2.3.1. The potentiodynamic polarization tests 

The potentials were recorded by changing the electrode potential from -1.0 to 0.0 V versus SCE with scan rate of 1 mV/s. All experiments were carried out in freshly prepared solutions at constant temperature (25-55ºC) using a thermostat. %IE and [22] the degree of surface coverage (θ) were defined as:

Equation 2: % IE = θx100 = [(icorr – icorr(inh)) / icorr] x 100

where icorr(blank) and icorr(inh) are the uninhibited and inhibited corrosion current density values, respectively, determined by extrapolation of Tafel lines.

2.3.2. The electrochemical impedance spectroscopy (EIS) tests 

The spectra of EIS were recorded at open circuit potential (OCP) after immersing the electrode for 30 min. in the test solution. The signal was 5 mV peak to peak and the frequency range studied was between 100 kHz and 0.2 Hz. The inhibition efficiency (%IE) and the surface coverage (θ) of the used drug were calculated by applying the following relation [22]:

Equation 3: % IE = Ɵ x 100 = [1-(Rºct / Rct)] x 100

Where, Roct and Rct are the charge transfer resistance in the absence and presence of inhibitor, respectively.

2.3.3 The electrochemical frequency modulation (EFM) tests 

EFM is a new technique which provides a new tool for electrochemical corrosion monitoring. With the electrochemical modulation technique (EFM), a potential perturbation by two sine waves of different frequencies is applied to the system. As a corrosion process is non- linear in nature, responses are generated at more frequencies than the frequencies of the applied signal. The current responses can be measured at zero, harmonic, and intermodulation frequencies. Analysis of these current responses can result in the corrosion current density and Tafel parameters. The inhibition efficiency (%IEEFM) and the surface coverage (θ) of the used drug were calculated by applying the following relation:

Equation 4: IEEFM % = Ɵ x 100 = [(icorr – icorr(inh)) / icorr] x 100

where icorr(blank) and icorr(inh) are the corrosion currents in the absence and presence of inhibitor ,respectively.

3. Results and Discussion 

Fig. 2: Weight loss-time curves for mild steel dissolution in 0.5M H2SO4 in the absence and presence of different concentrations of investigated drug at 25ºC

Fig. 2: Weight loss-time curves for mild steel dissolution in 0.5M H2SO4 in the absence and presence of different concentrations of investigated drug at 25ºC

Figure 2 shows the weight loss-time curves of mild steel in 0.5 M H2SO4 at 25 ºC in the absence and presence of different concentrations of used drug. As shown from these Figures, by increasing the concentration of this drug, the weight loss of mild steel samples is decreased. This means that the presence of this additive retards the corrosion of mild steel in 0.5M H2SO4 or, this additive acts as inhibitor [23]. The linear variation of weight loss with time in uninhibited and inhibited 0.5M H2SO4 indicates the absence of insoluble surface films during corrosion. In the absence of any surface films, the inhibitor is first adsorbed onto the metal surface and thereafter affects the corrosion behaviour either by merely blocking the reaction sites (anodic and cathodic) or by altering the mechanism of the anodic and cathodic partial processes. The inhibition efficiency (%IE) of inhibitor was calculated and also corrosion rate (CR) [Table 1].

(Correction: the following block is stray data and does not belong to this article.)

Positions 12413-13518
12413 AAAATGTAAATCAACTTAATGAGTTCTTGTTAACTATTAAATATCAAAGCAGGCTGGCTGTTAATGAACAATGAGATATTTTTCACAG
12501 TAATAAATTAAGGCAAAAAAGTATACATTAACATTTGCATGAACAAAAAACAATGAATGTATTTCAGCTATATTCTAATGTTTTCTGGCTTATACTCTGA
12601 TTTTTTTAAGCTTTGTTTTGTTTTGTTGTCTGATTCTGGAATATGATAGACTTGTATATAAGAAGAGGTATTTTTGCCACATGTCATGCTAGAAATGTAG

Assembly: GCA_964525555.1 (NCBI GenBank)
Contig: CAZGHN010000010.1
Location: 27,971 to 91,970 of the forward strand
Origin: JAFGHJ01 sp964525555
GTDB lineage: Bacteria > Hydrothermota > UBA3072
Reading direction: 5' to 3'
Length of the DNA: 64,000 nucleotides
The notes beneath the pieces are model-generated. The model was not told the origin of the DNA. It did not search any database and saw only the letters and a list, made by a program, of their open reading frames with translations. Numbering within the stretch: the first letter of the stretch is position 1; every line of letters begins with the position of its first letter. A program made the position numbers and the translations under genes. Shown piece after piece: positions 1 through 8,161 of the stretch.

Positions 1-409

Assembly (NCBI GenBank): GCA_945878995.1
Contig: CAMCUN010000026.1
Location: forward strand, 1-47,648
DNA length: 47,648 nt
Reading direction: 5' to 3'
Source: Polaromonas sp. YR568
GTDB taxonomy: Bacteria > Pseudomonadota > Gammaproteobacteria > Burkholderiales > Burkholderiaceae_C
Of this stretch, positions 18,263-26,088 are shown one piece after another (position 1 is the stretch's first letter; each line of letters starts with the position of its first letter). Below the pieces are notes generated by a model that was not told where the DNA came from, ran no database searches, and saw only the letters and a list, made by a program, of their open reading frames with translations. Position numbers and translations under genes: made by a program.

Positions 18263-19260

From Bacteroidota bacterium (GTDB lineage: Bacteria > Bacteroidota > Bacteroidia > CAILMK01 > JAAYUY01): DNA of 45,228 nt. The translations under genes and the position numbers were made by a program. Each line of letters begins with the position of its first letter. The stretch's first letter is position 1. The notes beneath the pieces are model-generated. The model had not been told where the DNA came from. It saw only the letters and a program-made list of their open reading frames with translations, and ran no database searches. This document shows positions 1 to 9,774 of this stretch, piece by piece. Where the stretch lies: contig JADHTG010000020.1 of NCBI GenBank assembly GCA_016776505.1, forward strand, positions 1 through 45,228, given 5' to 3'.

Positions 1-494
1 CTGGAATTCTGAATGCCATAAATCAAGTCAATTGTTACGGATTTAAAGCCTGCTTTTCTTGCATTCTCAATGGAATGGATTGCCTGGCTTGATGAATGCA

Tab. 1: Inhibition efficiency (%IE) and corrosion rate (C.R.) of mild steel in 0.5 M H2SO4 at different concentrations of the drug as determined by weight loss method after 90 min. immersion at 25ºC

Tab. 1: Inhibition efficiency (%IE) and corrosion rate (C.R.) of mild steel in 0.5 M H2SO4 at different concentrations of the drug as determined by weight loss method after 90 min. immersion at 25ºC

3.1.1. Role of anion in corrosion-inhibition of mild steel in H2SOsolutions and its synergistic effect 

Fig. 3: Weight loss-time curves for mild steel dissolution in 0.5M H2SO4 and 0.01M KI in absence and presence of different concentrations of the drug at 25ºC

Fig. 3: Weight loss-time curves for mild steel dissolution in 0.5M H2SO4 and 0.01M KI in absence and presence of different concentrations of the drug at 25ºC

The effect of potassium iodide (KI) on the corrosion of mild steel in 0.5 M H2SO4 solution in the absence and presence of different concentrations of Cephalexin was studied by weight loss method. Figure 3 shows the weight loss-time curves for C-steel in 0.5 M H2SO4 solution in the absence and presence of different concentrations of the drug beside the presence of 0.01M KI. The inhibition efficiency (%IE),Corrosion rate(CR)and the SӨ values in the presence of 0.01M of KI is shown in Table 2. The synergism parameter (Sθ) was calculated using the relationship given by Aranmki and Hackerman [24].

Equation 5: SӨ = (1 – θ1+2) / (1 – θ’1+2)

where, θ1+2 = (θ1 + θ2) – (θ1 θ2), θ1 = surface coverage by anion, θ2= surface coverage by cation, θ’1+2= measured surface coverage by anion and cation.

Tab. 2: Inhibition efficiency (%IE), corrosion rate(CR) and synergistic parameter (SƟ) of drug at different concentrations of drug for mild steel in 0.5M H2SO4 and 0.01M KI as determined from weight loss method after 90 min. immersion at 25ºC